I'm so excited to announce that I've been asked to speak at two upcoming sensory-related speaking engagements!

1. SPD Parent Zone's Online Sensory Conference
November 15, 2015
9-2pm CST
For tickets, click here or here

Get Excited!

Join fellow sensory parents, adults, teens, and friends online and watch from the comfort of your own home as top experts in the field talk about Sensory Processing Disorder. 

Proceeds go towards the Sensory-Friendly Summit in Chicago in April 2016 to educate local art institutions, theaters, and businesses about the importance of sensory-friendly art and culture initiatives. 

2. Sensory-Friendly Summit - Chicago, Illinois
April 2016
For Chicago Arts and Cultural Institutions
By Invite Only

I'll be one of four speakers discussing SPD and the importance of accessibility in the arts for people with sensory issues. Growing up as an undiagnosed sensory kid living in New York City who loved (and struggled with) the theater, this is an issue that is especially near and dear to my heart.

Shameless Self Promotion: Want to learn about SPD from a delayed-diagnosis sensory adult's perspective and hear more from yours truly? Pre-order Making Sense: A Guide to Sensory Issues today!

Sunday, September 13, 2015

What Sensory Parents Can Learn From SPD Adults

Sensory parents, we need to have a chat.

Recently, I saw a string of comments in response to a fellow SPD adult's post about her personal acceptance with her sensory struggles. It went something like this:

Parent 1: I disagree with what this gal says.

Parent 2: Me too. My child will be way better prepared than this chica has been for her sensory life, so she'll be able to cope better. Let's disregard this post.

Parent 1: Hear, hear.

The post itself was lovely, welcoming, and engaging. The blogger said nothing untrue about her own experience with SPD, because as you will agree, all experiences are valid in this life. She also happened to say things that are spot-on, not only for the delayed-diagnosis sensory adults of this community (like yours truly), but for both teens and children diagnosed nice and early. What she wrote is what I've heard from pretty much everyone across all areas of this community as a leader of the adult faction. In short: this post was conceptually close to flawless.

And yet, here were these two parents doing . . . what, exactly? Pushing back? Mama birding? Proving something to themselves? Proving something about their children? Fighting their own insecurities about their differently wired children?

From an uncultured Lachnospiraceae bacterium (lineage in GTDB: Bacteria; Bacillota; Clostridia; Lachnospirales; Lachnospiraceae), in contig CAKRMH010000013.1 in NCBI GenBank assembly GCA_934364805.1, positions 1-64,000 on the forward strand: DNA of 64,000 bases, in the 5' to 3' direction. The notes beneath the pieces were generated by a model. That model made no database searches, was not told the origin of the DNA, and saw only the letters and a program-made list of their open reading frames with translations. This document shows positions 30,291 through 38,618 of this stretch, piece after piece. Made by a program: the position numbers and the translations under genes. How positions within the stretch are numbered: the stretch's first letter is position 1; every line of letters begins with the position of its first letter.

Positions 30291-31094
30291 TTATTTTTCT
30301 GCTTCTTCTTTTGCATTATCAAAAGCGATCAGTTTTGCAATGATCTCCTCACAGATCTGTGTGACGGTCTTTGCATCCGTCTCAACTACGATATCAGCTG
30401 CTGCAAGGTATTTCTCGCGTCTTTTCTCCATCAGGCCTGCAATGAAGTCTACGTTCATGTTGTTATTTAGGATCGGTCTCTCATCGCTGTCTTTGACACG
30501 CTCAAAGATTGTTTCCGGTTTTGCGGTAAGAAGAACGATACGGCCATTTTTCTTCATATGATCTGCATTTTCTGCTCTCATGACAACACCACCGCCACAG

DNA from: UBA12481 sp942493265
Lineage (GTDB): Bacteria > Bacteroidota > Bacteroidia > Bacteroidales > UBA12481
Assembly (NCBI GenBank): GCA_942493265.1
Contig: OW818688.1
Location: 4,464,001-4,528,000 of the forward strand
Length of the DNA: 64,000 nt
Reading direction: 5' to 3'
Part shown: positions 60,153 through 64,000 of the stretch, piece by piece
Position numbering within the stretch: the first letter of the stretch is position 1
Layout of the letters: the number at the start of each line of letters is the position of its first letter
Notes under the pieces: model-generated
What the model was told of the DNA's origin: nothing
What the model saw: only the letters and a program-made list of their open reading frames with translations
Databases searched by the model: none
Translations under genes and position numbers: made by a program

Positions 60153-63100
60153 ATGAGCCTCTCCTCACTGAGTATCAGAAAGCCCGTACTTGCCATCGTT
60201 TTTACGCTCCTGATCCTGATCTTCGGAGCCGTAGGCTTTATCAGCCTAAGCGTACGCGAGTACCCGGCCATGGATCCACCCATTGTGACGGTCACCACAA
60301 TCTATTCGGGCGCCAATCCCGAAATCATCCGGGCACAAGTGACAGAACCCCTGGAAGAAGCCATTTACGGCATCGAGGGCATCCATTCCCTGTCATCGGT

Listen. We're all in the same boat here. The vessel is the S.S. SPD:


Some of us are passengers on this ship and some of us are oarsmen. The thing is, although our experiences vary, we can learn so much from one another if we just stop and listen, without judgment. This is especially true with sensory parents and delayed-diagnosis sensory adults. There's something special in our connection if you know where to look.

So what can you learn from us?

We can give your child a voice. 

We were once voiceless sensory children. In childhood, it's not only hard to understand what's commonly experienced by others and what's unique to your makeup, it's hard to find the right words to explain, in depth, what it feels like to live in a complex sensory world. Especially one that parents and teachers may not have experienced themselves and may not accept as being real.

Do you know those Before and After pictures that they show when they advertise weight loss supplements? Like this fella?

hubba hubba

Well, I like to think of delayed-diagnosis sensory adults as the eternal Before. (Not in a morbid or powerless way, mind you, I feel quite positive and strong most of the time.) I agree that so much can change for people like me with the right types of therapies and tools in place. But in reality, we never will rewire in quite the same way as those diagnosed earlier than us. We have had too many life experiences. We've developed too many patterns. We've found a creative way to cope with our challenges. (We are the Kings and Queens of Coping, by the way, and not unable to cope as those comments wrongly implied.) Because we've been voiceless sensory children and we're the eternal Befores, we are - in many ways - going through exactly what your child is going through now. Some of us are new to OT. We have meltdowns and shutdowns. We are doing our damnedest to establish our sensory sea legs. The difference is we're older, we're more experienced, and we can better express what it's like to live in a sensory body.